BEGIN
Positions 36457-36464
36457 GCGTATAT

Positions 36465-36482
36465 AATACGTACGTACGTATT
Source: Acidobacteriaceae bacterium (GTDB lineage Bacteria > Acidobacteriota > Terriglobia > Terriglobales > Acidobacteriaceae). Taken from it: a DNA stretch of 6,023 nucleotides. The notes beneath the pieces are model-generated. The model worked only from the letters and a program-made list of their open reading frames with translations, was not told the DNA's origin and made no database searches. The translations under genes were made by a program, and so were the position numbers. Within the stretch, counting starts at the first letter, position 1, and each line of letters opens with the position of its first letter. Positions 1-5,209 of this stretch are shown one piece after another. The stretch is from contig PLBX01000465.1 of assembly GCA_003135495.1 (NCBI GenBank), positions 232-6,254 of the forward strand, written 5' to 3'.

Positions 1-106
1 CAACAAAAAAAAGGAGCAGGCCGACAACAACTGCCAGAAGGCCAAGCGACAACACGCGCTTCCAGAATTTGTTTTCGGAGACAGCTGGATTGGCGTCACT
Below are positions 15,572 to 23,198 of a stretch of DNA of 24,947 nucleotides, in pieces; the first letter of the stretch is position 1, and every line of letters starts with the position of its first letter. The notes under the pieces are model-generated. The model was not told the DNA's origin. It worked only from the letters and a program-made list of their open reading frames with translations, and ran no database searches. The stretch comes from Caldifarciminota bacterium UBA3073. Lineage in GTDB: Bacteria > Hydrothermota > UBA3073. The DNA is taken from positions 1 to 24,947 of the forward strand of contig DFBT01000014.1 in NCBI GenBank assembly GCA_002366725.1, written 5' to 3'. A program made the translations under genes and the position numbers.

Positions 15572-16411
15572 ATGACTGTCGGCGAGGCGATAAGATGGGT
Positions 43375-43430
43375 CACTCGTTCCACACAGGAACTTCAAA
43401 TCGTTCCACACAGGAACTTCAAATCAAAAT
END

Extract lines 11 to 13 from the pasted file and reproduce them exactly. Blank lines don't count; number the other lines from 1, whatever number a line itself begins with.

Positions 43375-43430
43375 CACTCGTTCCACACAGGAACTTCAAA
43401 TCGTTCCACACAGGAACTTCAAATCAAAAT